Injured players trying to come back stronger for Colts

ANDERSON, Ind. (AP) Running back Vick Ballard and offensive lineman Donald Thomas are favorites among the most important Colts fans.

Coach Chuck Pagano and his assistants are big supporters. Even teammates vying for those precious 53 roster spots are rooting for them.

After spending nearly two full years working to recover from debilitating injuries, Ballard and Thomas are back at training camp ready to prove they're ready to play.

''I'm nervous, excited, just a lot of emotions,'' Ballard said after Indianapolis opened workouts Sunday. ''I'm doing a pretty good job of keeping my nerves in check.''

Given the running back's history, there's reason to be unnerved.

As a rookie in 2012, he emerged as a potential playmaker. But during the second week of the 2013 season, Ballard tore the ACL in his right knee at practice. Then on the second day of training camp last year, Ballard tore the left Achilles tendon, ending another season.

Ballard is just one of the players in Indy's group of comeback kids.

There is Thomas, the high-priced free agent who was supposed to be the starting left guard the last two years. Instead, he missed all but two games in 2013 with a torn right quad and then sustained the same injury at training camp last year.

There is 2013 NFL sacks champion Robert Mathis, who hopes to defy the odds by getting back to his game-wrecking form at age 34 after tearing his left Achilles tendon in September.

There's inside linebacker Nate Irving, who finished last season on injured reserve with Denver after hurting his right knee in November, and defensive tackle Art Jones, Indy's prized free-agent in 2014 who was hobbled by a sprained right ankle most of the season.

Not surprisingly, the Colts are playing it safe.

While Jones has been a regular practice participant at Anderson University, Pagano is keeping Ballard and Irving on a sort of pitch count.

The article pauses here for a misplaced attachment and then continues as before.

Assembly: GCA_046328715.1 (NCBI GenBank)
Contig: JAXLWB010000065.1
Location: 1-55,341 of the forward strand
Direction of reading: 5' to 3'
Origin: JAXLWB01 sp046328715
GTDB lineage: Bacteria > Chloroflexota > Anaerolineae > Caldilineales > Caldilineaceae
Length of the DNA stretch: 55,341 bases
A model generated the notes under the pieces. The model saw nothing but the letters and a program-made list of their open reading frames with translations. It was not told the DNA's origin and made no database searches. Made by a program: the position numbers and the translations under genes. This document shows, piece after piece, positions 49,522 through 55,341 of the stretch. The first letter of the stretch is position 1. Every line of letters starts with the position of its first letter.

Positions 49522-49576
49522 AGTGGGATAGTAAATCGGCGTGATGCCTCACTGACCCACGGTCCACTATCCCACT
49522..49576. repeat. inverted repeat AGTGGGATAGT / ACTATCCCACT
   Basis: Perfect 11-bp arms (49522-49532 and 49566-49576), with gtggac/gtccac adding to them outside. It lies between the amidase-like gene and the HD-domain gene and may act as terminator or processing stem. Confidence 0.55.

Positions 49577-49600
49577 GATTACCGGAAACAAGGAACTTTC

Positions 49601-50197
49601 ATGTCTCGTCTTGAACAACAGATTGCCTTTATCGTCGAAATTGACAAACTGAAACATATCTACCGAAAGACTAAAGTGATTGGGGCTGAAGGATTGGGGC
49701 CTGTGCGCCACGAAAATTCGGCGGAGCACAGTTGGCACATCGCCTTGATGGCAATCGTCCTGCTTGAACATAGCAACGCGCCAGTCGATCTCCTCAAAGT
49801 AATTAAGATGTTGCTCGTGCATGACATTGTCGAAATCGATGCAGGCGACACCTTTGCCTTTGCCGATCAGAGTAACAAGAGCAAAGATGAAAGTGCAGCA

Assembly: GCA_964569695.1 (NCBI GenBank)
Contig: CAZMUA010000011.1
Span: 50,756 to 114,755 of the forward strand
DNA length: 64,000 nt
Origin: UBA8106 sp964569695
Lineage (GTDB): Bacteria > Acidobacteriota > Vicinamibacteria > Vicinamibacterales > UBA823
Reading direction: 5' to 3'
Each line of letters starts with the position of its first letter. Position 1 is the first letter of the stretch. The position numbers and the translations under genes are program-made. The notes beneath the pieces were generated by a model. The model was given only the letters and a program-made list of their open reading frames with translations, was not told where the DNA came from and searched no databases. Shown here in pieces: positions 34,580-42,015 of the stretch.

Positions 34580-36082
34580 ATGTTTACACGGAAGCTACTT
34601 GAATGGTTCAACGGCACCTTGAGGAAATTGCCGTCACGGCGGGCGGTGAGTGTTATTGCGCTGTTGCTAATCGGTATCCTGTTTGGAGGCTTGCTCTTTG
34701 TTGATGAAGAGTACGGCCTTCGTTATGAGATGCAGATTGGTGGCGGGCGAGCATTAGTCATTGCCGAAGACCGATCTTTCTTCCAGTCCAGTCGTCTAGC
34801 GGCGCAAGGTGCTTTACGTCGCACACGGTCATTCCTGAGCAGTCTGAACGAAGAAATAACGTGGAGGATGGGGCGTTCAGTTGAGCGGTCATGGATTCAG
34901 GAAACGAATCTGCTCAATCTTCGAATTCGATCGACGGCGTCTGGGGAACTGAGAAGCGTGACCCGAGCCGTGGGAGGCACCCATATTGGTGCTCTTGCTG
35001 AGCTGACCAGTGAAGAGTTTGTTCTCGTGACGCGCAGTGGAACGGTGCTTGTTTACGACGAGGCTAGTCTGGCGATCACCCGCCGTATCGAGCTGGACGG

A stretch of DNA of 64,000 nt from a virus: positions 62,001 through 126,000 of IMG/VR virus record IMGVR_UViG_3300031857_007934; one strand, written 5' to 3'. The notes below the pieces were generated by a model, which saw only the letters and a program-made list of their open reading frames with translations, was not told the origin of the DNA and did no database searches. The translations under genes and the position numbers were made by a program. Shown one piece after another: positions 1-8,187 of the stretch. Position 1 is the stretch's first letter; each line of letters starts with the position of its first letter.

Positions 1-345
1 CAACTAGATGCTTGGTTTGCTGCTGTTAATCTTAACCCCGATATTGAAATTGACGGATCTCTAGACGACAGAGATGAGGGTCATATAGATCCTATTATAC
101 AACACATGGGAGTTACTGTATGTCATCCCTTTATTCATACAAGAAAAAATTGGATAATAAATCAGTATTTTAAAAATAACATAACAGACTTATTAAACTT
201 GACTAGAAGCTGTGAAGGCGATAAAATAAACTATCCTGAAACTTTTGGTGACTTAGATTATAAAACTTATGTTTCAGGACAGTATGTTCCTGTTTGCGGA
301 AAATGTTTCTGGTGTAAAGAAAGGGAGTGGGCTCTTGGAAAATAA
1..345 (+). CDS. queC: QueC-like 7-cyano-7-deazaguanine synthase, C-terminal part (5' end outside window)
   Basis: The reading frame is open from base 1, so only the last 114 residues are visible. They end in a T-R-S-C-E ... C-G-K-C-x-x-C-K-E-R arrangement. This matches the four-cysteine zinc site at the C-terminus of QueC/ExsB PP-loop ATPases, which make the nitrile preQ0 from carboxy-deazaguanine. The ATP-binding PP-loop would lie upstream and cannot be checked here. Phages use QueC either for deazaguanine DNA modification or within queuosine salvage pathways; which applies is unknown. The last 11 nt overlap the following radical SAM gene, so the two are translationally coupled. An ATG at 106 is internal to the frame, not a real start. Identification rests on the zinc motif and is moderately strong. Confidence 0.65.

And although Mathis has documented his recovery with Internet videos and Thomas has had no trouble walking around campus, both are on the physically unable to perform list.

''That's a tough thing to have that happen to a young player with so much potential like Donald,'' said Todd Herremans, the current starter at right guard. ''I know a lot of people count you out when you get injured. Or you get a certain moniker, like injury-prone. I'm just looking forward to seeing him (Thomas) get on the field.''

Why not?

The Colts know that a healthy Thomas could help solidify an offensive line that has used 18 different starting combinations over the past two seasons, and a healthy Ballard would give them another powerful runner who could help them improve a sub-par ground game.

Mathis' return, of course, would put one of the league's most feared pass rushers back on the field, while Jones should help Indy's run defense.

''I'm feeling great, amazing,'' Jones said after Monday morning's short workout. ''Toward the end of last season, I really started feeling better. But it's absolutely frustrating when the guys depending on you are playing at a high level, and you can't do anything to help.''

Jones isn't the only one looking and feeling good.

Ballard put away the books that helped him bide his time over the past 12 months and got his first touches in 54 weeks Sunday afternoon. Pagano might be his biggest fan.

''We love that kid,'' Pagano said. ''You think about what he did for this football team and in 2012. He's a warrior. He's a great player. He's a great teammate. That's a foxhole buddy - you want to take him downtown with you because you know he is going to have your back.''


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